A landmark review found enforcement of Australia's environmental protection laws was "too weak" and called for a new independent watchdog.
The Morrison government is set to hand environmental approval powers to the states and territories and introduce new national environment standards, after an interim review concluded the Environment Protection and Biodiversity Conservation Act did not allow the Commonwealth to protect Australia's iconic places and environment.
Professor Graeme Samuel, who is leading the review of the 20-year-old laws, said the act was "dated and inefficient".
"It is not fit to manage current or future environmental challenges, particularly in light of climate change," Professor Samuel said.
In particular, Professor Samuel said monitoring, compliance and enforcement under the laws was ineffective.
He said the enforcement powers under the act were outdated and restrictive and could only be applied in a piecemeal way.
The complexity of the act made it difficult to comply with and regulate, Professor Samuel said.
"This erodes public trust in the ability of the law to deliver environmental outcomes," Professor Samuel said.
The current collaborative approach to enforcement was too weak, Professor Samuel said.
"Serious enforcement actions are rarely used, indicating a limited regard for the benefits of using the full force of the law where it is warranted," he said.
"When they are issued, penalties are not commensurate with the harm of damaging a public good of national interest. They do not provide an adequate deterrent."
Professor Samuel said there needed to a "strong cop on the beat" and recommended the laws be enforced by an independent regulator
"An independent compliance and enforcement regulator, that is not subject to actual or implied political direction from the commonwealth minister, should be established," Professor Samuel said in the review.
"The regulator should be responsible for monitoring compliance, enforcement and assurance. It should be properly resourced and have available to it a full toolkit of powers."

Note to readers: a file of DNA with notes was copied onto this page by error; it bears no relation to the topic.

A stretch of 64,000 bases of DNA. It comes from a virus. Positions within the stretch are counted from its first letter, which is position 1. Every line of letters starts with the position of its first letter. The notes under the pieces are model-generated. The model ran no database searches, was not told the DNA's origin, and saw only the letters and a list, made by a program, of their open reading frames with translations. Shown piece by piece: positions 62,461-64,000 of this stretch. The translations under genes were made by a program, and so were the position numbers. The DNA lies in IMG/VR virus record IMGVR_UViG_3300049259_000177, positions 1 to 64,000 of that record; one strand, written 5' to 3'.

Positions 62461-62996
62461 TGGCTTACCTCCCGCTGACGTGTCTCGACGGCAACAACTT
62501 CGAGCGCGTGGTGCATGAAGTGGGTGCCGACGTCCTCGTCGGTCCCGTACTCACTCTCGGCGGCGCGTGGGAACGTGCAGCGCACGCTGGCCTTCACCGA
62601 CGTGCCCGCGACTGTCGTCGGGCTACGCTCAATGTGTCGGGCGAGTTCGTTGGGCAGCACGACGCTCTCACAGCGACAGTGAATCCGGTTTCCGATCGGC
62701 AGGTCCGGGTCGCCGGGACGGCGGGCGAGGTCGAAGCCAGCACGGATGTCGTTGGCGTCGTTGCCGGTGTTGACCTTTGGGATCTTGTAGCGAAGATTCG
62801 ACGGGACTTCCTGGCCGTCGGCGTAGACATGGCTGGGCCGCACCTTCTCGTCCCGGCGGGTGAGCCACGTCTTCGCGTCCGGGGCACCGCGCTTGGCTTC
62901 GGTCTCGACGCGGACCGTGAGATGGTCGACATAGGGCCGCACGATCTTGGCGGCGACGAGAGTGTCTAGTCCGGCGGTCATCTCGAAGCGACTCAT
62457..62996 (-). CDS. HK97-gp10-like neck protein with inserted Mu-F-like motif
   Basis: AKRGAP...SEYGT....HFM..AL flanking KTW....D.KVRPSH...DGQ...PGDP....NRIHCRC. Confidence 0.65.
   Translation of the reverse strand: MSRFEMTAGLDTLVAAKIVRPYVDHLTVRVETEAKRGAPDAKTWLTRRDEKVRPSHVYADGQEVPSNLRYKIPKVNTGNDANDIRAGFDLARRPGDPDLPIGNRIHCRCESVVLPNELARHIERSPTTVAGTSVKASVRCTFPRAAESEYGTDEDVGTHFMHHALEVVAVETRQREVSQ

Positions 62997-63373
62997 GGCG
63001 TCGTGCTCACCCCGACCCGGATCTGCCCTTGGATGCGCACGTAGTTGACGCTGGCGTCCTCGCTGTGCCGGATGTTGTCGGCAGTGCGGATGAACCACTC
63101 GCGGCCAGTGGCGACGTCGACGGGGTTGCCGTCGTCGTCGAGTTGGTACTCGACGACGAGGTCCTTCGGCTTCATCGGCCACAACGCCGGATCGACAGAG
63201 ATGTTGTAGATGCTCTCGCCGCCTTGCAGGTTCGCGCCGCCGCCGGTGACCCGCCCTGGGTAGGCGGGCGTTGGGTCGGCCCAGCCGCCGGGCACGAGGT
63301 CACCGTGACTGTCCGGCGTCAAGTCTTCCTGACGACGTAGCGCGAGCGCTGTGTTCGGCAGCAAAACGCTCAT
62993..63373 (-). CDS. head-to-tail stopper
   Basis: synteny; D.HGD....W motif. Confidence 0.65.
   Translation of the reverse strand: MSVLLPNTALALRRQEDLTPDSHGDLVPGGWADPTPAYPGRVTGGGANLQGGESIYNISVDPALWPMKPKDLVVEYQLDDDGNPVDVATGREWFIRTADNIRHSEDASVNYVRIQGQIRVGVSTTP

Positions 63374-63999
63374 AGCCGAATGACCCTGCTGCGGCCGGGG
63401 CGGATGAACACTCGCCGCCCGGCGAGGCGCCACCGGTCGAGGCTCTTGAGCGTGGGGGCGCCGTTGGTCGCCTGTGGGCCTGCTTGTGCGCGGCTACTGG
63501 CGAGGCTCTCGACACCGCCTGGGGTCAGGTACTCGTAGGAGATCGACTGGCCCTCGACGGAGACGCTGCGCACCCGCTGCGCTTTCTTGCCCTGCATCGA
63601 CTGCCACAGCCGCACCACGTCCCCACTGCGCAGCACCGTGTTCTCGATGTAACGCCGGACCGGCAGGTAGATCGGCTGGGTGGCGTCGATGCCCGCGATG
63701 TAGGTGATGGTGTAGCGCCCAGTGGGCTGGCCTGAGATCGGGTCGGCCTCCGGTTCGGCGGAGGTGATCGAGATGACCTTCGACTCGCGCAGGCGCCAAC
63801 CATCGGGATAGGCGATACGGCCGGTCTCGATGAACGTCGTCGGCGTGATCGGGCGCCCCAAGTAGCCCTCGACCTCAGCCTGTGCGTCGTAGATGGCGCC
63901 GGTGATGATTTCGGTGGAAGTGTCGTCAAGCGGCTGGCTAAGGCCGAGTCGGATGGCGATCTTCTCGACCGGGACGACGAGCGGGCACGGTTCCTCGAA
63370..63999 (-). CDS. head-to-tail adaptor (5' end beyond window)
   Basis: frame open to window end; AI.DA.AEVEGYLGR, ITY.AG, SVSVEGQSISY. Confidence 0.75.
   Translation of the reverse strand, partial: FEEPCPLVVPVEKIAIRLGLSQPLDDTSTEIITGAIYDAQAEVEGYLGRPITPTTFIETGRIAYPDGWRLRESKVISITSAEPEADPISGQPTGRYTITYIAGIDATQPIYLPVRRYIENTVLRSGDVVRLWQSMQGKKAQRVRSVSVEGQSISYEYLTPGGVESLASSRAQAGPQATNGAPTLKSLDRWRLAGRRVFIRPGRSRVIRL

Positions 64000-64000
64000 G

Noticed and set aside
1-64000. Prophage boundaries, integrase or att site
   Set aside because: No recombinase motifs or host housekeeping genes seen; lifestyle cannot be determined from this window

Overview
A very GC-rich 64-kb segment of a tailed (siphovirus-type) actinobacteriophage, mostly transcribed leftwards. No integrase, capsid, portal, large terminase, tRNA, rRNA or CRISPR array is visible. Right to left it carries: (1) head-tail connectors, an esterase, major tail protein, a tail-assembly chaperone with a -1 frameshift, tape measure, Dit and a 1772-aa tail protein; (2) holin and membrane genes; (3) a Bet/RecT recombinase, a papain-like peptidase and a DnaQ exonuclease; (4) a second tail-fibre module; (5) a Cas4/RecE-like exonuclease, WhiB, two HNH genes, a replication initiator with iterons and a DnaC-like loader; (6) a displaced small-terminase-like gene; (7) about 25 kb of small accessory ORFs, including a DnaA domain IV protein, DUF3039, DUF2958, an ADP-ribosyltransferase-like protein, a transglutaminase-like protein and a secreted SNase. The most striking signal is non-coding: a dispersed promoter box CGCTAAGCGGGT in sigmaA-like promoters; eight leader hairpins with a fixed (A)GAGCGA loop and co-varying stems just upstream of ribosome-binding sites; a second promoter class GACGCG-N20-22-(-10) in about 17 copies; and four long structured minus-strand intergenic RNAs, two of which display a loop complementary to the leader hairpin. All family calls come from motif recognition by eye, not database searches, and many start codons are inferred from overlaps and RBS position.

Later in a press conference with Environment Minister Sussan Ley though, Professor Samuel said he would not support an independent regulator carrying out approvals and assessments.
"I have recommended we need independent monitoring compliance and enforcement. That does not necessarily involve the establishment of a separate independent compliance body. What is does require is independence on the part of those vested with responsibility of compliance and monitoring," Professor Samuel said.
He suggested the states or even the secretary of the department had the degree of independence necessary to enforce the laws. There were also a number of independent agencies within the department which could perform that function.
"So it's not absolutely necessary that one has a completely independent regulator to deal with these issues, it can be dealt with, it's a matter of culture," Professor Samuel said.
"They're better served by having properly enforceable national environmental standards rather than setting up another bureaucracy."
Ms Ley said government was unlikely to support an independent watchdog either.
"The commonwealth will take steps to strengthen compliance functions and ensure that all bilateral agreements with states and territories are subject to rigorous assurance monitoring. It will not, however, support additional layers of bureaucracy such as the establishment of an independent regulator," Ms Ley said in a statement.
However she later said she was "not ruling anything out in terms of how the department will be resourced to do this or what the model would look like".
"At this point we don't support additional layers of bureaucracy such as an independent regulator outside the system as it is there are actual models of independent regulators with my own Department of the Agriculture, Water and the Environment," Ms Ley told media.
However Australian Conservation Council chief executive Kelly O'Shanassy said both better regulations and independent enforcement was needed.
"It's like saying we're going to make this road 60 kilometres per hour but we won't enforce it, there'll be no police or speed cameras. How many people would actually go 60 km/ph?" Ms O'Shanassy said.
The release of the review follows the findings of a damning audit, which uncovered glaring deficiencies in the Environment Department's monitoring and enforcement arrangements.